Wednesday, December 28, 2016

Fast & Fizzy Kimchi

A photo posted by Kolika of Pistachio Bakehouse (@wannabgourmande) on


I'm a big fan of instagram. I use it to promote my business, keep up with my friends, and learn all about exciting new things that pastry chefs around the world are doing. I especially love instagram because of its purity; minimal ads, only 'like's, you only see what you want to see, and it's all in a nice, clean form that's just perfectly streamlined. It's because of instagram that my page gets so many views, and people know about me, in their own small scale. Anyway...

I've talked about fermented foods before in some of my wellness blogs. Naturally fermented foods are so great for your overall gut health and I highly recommend that you--yes, you--start incorporating them in your diet. Something as simple as "eat better" is truly attainable when you introduce more fermented foods  as your 2017 resolution. After all, after the dumpster fire of a year this has been, it's going to be pretty easy for it to be a good year, with the bar being set so low.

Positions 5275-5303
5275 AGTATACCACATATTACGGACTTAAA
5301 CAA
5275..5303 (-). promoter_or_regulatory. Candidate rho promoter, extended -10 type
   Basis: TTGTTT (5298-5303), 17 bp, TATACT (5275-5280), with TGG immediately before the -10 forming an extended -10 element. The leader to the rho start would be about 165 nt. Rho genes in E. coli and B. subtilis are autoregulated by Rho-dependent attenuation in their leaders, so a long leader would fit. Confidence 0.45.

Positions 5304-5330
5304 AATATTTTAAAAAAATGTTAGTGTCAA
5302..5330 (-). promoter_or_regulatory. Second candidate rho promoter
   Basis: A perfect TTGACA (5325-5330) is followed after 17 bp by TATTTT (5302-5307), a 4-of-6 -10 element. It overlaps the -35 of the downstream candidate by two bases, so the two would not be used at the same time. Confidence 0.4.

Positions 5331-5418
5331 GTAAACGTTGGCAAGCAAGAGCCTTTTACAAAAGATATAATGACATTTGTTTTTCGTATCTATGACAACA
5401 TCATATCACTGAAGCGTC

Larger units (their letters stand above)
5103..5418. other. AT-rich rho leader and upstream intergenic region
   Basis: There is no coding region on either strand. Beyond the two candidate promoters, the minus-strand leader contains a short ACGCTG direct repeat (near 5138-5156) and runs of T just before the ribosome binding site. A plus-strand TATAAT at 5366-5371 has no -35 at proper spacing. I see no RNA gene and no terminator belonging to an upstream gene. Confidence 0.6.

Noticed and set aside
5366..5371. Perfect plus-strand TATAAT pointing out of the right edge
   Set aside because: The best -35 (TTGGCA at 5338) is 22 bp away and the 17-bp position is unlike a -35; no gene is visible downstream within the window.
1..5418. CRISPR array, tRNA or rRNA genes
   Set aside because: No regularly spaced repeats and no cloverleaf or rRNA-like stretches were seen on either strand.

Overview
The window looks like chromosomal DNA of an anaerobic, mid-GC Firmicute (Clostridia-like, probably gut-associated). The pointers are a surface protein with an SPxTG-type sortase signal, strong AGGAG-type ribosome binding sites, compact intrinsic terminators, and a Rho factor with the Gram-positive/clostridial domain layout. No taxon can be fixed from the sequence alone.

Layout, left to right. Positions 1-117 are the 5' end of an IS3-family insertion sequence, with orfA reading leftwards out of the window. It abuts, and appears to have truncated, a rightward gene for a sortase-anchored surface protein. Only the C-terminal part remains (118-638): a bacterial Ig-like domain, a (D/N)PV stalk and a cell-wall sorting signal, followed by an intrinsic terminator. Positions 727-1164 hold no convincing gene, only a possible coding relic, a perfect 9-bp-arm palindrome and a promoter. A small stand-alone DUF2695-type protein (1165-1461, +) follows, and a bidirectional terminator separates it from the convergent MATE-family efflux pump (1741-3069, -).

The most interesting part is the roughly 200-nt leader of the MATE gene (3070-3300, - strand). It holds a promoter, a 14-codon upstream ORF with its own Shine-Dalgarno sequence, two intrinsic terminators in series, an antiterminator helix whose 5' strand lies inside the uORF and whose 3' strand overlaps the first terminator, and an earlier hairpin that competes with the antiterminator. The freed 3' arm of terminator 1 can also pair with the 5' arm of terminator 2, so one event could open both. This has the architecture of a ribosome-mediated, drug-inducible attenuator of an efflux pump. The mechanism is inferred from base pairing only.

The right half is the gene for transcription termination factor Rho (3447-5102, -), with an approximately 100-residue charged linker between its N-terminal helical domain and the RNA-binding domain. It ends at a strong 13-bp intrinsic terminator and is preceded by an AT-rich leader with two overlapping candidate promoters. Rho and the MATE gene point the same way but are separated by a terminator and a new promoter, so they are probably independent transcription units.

One of the staples in my pantry is called a ginger bug. I talked about it on my homemade ginger soda blog, here, some time ago. Did you know that you can use ginger bug to make lots of fermented foods that are super-good for you? Sauerkraut, soda, even making fizzy berries for a feel-good topping over ice cream! (Locally sourced, of course.) So long as you keep your ginger bug alive and well, you can do anything with it.

Ginger Bug

  • Organic ginger(yes, it has to be organic)
  • Cane sugar(no, not coconut sugar, not date sugar, not beet sugar, not honey; CANE SUGAR)
  • Filtered water
  • Clean and sterilized mason jar w/ lid